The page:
With the pandemic-era burgeon, boom and bustle of e-commerce creating a dire need for speed, the once-rote industry of storage and fulfillment has entered a new Golden Era of opportunity — and a chance for the budding business to be grabbed by veteran hands.
Founded in 1980, Santa Fe Springs, Calif.-based specialty contractor McMurray Stern enjoyed an aptly-timed surge to the future when the company was acquired by Valore Ventures and Grays Peak Capitol in 2018.
“When we bought the company, it was purely static storage, things like lockers and mobile shelving were the base core of the business,” says Kenney DeAngelis, president of McMurray Stern and principal of Valore/Grays. “And we saw so much potential in building the business, coupled with what’s currently happening in the business of industrial warehousing.”
Such vision was fueled by automation and improved workflow.
“With a base of a great company and great clients already in place, we thought we could use that to bolster the existing business and upsell our automation products,” DeAngelis says. “This is an exciting time for the industry; I’m very bullish on the industry as a whole.”
Since the acquisition, the past three-plus years have seen McMurray mature into a domestic leader of fully-integrated design, custom storage, micro-fulfillment and custom shelving solutions.
“In just the past seven years or so, automation went from pretty mundane stuff – like basic conveyor systems – to growing leaps-and-bounds,” DeAngelis adds of the industry’s recent history. “And COVID has accelerated the trend. For example, even pre-pandemic, warehousing was experiencing labor shortages and it was, truthfully, hard to recruit people to work these jobs. People just didn’t want those jobs.”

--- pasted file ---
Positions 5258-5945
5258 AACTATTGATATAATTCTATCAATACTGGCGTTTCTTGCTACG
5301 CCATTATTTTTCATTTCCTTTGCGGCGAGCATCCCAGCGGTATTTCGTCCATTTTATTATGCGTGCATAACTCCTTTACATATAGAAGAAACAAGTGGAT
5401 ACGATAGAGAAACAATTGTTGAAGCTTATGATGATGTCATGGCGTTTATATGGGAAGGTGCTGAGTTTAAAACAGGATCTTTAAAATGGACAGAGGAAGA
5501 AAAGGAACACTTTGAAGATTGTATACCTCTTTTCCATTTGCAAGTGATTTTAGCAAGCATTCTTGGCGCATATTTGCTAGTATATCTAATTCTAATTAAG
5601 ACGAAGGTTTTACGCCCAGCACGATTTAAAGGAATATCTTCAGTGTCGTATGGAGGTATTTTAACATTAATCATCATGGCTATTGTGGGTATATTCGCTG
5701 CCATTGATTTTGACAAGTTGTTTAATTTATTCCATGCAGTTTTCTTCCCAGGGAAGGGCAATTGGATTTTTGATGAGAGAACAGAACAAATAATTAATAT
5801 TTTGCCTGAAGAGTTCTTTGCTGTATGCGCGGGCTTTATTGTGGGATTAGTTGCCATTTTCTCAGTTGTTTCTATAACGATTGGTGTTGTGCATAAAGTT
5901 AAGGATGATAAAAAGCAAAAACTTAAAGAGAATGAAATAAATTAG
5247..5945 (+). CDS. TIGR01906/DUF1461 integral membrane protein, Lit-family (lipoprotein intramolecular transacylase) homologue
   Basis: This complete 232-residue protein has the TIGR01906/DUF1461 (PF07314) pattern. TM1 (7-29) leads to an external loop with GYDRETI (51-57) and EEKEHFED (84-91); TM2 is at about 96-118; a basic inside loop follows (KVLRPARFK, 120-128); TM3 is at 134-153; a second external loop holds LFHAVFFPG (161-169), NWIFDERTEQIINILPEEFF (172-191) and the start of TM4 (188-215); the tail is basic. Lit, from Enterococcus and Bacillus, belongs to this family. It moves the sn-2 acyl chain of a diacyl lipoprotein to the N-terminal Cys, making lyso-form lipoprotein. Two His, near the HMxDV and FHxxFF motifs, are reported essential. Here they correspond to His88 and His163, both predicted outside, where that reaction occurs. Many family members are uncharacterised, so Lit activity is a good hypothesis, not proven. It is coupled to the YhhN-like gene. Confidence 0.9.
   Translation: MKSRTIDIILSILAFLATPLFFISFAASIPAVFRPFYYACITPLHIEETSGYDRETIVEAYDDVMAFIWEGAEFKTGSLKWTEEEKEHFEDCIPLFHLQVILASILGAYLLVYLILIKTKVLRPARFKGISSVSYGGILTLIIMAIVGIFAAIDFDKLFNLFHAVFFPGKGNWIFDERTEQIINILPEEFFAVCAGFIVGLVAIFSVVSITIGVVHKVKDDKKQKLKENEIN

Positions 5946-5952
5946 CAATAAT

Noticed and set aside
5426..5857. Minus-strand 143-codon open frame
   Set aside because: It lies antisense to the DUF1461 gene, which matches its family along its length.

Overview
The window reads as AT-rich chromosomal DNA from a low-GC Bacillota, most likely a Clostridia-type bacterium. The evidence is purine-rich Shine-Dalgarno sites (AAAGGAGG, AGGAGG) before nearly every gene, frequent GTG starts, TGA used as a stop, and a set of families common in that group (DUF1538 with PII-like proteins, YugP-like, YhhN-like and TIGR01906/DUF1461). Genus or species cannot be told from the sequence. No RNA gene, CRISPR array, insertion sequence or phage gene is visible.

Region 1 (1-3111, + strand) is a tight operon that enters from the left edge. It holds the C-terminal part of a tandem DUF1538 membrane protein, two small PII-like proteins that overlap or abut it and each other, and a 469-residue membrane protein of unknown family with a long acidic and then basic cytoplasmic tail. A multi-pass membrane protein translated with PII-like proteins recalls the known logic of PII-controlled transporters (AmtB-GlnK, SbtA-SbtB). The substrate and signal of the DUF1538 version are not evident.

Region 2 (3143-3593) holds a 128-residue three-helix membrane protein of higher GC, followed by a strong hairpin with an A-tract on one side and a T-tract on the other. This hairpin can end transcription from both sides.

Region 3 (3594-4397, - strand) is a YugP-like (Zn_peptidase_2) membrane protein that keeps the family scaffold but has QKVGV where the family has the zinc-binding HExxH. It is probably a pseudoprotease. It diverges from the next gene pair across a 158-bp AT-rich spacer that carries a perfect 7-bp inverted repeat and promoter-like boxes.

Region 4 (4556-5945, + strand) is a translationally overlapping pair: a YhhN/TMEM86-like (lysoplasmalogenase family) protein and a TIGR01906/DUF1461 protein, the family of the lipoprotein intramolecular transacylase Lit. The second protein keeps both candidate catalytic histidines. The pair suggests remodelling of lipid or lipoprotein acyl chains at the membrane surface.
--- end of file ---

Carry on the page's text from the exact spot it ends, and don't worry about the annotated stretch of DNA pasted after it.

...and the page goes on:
Working with clients large and small, McMurray’s purview includes providing cost-effective storage and applicable solutions to a diverse group of industries, including: health care, military, universities, public safety, agriculture, libraries, retail, museums, grocery and athletics.
Examples of diversity in respective industries includes McMurray client companies such as Kaiser Permanente, B. Braun, Amgen and Oakley.
“When COVID hit and many people were forced to work from home, we’ve all seen the boom in ordering things online, which accelerated our business even further,” DeAngelis says. “And companies still need to get goods, whatever they may be, from A-to-B. So, companies that weren’t looking closely at automation before – they’re certainly doing so now.”
Focusing on the Western U.S., but looking to soon grow beyond, McMurray Stern is projecting double its sales from 2020 with aims to double its business by ’22.
Such growth finds power in partnership, evidenced by McMurray’s exclusive distributor deal with German firm Schaefer — among the top material handling firms in the world – and a recently-announced partnership with global leader, FANUC Robotics.
“The time window keeps getting compressed; people want that efficiency and that speed,” DeAngelis says of customer expectations in micro-fulfillment. “On the warehousing side, it’s about getting quicker, and that’s where the automation really comes in.”
Amid the diversity in projects, McMurray is currently working on a sizable cold storage design in Washington State and, in SoCal, the firm has reached final stages of project at LAX for LAWA (Los Angeles World Airports), which includes design and installation of 1,800 personal storage lockers in prep for the city’s hosting of the 2028 Summer Olympics.
With many clients, DeAngelis helps weigh the Greenfield and Brownfield scales, discerning, essentially, if a project design is more economic and efficient by leaving or remaining at an existing work site.
“There are solutions for staying and for leaving,” DeAngelis says, also noting the current complexities of considering industrial rents in SoCal. “Our job is to provide solutions for both. For example, we recently had a company come to us and say, ‘Hey, we like where we live, and we don’t want to build a one million-square-foot facility out in No Man’s Land in California and have a two-hour commute. How can we make this work with our current facility?'”
At a time of industrial, warehousing and fulfillment flux, McMurray Stern’s veteran hand would appear to have a grip on future solutions. “Crisis creates opportunity, and can change consumer behavior forever,” DeAngelis concludes. “To do that, we provide the picks and shovels, the solutions and infrastructure, to turn those once pie in the sky dreams into a reality.”
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